Finite element analysis of a free-standing concrete sea-wall as alternative to traditional land reclamation
Date of Issue2018
School of Civil and Environmental Engineering
Singapore, a city-state home to 5.6 million population continues to grow as it strives to keep its competitive edge and sustain its economic development. One key area of development in Singapore is through the creation of new land to satisfy the demand on land use in Singapore, commonly known as land reclamation. Having been practiced for decades, this technique of dumping sand or fill materials into the designated reclaimed area until an area of usable land emerges from the sea has successfully increased Singapore’s size by 20%. Now with the increasing cost of sand fill materials due to scarcity, the conventional method of land reclamation is becoming less feasible. Thus, the solution would be to implement an alternative method of land reclamation that eliminates the need for sand infill. For this solution to have a practical implementation, an investigation into the feasibility of this method is carried out using Finite Element Method (FEM) software PLAXIS 2D & 3D. To replicate the real-life application of the method, the analysis is carried out using soil parameters derived from seabed offshore of Tuas. Furthermore, a 3D caisson seawall model is used in the analysis so that the stiffness of the cellulated structure can be properly accounted for. The caisson seawall spans 40 m long to 28 m wide. It is connected on its longer side continuously so that it forms a wall barrier in which 20 m of seawater level will be drained from the usable side. Analysis is made to determine the stability of the caisson seawall embedded at three depths: 40 m, 20 m, and 15 m. The focus of this study is to analyze the stability of caisson seawall with 15-meter embedment depth. The data obtained from the 40-m and 20-m embedment depth are used to compare the effects of embedment on the stability. With the increase in embedment depth, higher normal stress is experienced by the walls near the base. Lateral and vertical displacements of the seawall are analyzed. Results show that the displacement values are the most critical at 15 meters wall embedment, however the maximum displacement does not exceed 19 mm, which is not an issue relative to the size of the walls. As the wall is pushed towards the land side by the 20-meter water pressure, rotational movement is also present about the toe, which is an effect of the soil heaving near the landward surface. With a difference in total head of 20 meters, seepage flow is not as large as anticipated. Due to the low permeability of the surrounding clay layers, maximum discharge is not more than 0.1 m3/day/m. With the presence of sand seam layer beneath the base of the wall however, the discharge into the reclaimed area becomes 0.6 m3/day/m. Results from the preliminary material cost analysis have shown that the usage of free-standing caisson seawall is more economical compared to the land reclamation method used in Tuas Finger 2. Major cost components were also identified as the economic feasibility of the construction project depends on the interaction and contribution of all cost components.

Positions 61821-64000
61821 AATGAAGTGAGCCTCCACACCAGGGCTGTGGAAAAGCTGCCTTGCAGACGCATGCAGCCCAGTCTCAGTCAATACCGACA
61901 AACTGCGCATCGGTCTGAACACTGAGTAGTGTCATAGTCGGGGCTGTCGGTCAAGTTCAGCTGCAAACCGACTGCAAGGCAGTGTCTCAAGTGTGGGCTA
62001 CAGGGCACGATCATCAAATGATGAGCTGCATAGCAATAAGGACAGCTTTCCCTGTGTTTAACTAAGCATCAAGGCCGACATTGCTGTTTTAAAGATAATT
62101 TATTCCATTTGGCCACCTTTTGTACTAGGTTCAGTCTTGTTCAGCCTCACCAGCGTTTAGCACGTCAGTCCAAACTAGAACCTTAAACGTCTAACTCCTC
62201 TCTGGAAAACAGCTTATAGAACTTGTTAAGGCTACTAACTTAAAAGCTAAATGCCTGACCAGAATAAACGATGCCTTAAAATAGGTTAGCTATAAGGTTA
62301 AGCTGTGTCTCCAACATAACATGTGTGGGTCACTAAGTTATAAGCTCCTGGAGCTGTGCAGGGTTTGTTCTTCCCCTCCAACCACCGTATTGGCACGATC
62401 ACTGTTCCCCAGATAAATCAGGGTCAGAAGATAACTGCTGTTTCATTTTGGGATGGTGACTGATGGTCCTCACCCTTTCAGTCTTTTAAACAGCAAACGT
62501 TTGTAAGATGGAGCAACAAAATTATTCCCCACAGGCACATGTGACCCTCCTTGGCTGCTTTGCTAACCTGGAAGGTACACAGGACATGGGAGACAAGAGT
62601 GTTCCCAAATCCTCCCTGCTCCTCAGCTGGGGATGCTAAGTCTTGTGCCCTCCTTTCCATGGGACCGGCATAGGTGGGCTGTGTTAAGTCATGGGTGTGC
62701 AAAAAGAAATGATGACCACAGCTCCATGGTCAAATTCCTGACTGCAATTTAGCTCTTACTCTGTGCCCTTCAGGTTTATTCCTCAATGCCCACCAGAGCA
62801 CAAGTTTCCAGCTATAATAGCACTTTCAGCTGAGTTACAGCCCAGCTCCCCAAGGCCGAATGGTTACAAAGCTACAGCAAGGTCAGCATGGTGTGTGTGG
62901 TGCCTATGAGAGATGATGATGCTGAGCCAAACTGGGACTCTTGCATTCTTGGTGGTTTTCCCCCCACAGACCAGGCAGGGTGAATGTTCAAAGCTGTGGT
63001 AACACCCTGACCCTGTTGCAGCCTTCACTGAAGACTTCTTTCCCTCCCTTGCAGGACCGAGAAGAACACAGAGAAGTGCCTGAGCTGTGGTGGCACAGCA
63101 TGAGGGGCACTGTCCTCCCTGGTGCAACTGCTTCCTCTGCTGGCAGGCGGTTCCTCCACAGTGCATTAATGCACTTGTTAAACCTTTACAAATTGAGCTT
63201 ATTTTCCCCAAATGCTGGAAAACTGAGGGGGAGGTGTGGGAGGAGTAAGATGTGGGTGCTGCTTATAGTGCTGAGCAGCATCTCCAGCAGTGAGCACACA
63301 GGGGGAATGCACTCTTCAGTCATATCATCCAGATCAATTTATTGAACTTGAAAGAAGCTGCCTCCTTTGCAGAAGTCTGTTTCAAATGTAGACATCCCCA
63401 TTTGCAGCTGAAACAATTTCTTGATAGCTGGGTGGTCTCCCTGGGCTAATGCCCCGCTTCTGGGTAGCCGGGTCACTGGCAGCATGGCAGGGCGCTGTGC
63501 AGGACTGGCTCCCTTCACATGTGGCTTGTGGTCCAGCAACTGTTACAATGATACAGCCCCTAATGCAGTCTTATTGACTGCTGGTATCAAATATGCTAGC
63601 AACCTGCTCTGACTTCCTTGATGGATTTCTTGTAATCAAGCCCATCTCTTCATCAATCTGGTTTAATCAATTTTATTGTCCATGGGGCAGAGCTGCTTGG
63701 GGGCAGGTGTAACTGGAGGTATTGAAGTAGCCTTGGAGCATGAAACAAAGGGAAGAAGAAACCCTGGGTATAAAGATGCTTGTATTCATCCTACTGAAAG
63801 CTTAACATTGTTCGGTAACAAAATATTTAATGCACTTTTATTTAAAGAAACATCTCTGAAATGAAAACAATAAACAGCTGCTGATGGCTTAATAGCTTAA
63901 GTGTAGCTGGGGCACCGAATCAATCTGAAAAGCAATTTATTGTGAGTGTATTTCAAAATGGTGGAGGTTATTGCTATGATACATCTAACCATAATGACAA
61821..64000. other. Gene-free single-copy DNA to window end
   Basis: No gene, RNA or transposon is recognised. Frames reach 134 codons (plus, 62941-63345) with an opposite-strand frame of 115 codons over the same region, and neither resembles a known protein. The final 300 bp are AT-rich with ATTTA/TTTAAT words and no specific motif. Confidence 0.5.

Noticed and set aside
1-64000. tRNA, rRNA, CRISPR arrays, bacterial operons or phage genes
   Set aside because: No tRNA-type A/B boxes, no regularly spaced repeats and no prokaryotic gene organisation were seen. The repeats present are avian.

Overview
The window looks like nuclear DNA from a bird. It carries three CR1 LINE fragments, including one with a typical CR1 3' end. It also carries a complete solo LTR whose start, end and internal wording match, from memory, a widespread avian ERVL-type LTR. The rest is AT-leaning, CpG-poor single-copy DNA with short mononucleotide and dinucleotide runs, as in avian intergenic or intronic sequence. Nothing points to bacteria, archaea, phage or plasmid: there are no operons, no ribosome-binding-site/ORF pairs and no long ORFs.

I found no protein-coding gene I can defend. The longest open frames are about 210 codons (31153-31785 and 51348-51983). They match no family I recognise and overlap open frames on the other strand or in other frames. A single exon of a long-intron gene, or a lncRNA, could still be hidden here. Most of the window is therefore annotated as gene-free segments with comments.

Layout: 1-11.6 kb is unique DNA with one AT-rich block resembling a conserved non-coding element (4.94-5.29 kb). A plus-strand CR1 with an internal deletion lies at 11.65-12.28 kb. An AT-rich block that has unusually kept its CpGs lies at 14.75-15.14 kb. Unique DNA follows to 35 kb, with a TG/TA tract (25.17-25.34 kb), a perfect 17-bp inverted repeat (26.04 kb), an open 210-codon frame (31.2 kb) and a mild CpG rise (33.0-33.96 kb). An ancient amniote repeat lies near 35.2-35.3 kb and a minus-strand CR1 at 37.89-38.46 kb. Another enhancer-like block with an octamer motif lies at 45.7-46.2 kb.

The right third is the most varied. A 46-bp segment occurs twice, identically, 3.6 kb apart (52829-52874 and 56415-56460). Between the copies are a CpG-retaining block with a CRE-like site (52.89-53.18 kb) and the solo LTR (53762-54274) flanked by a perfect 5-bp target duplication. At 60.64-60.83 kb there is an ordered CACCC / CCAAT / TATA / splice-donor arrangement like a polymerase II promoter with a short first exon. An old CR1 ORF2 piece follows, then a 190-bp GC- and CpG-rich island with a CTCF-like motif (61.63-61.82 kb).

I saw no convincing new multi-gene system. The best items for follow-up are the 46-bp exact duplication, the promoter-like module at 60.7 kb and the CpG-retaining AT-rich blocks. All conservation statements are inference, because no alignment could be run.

Final Year Project (FYP)
Nanyang Technological University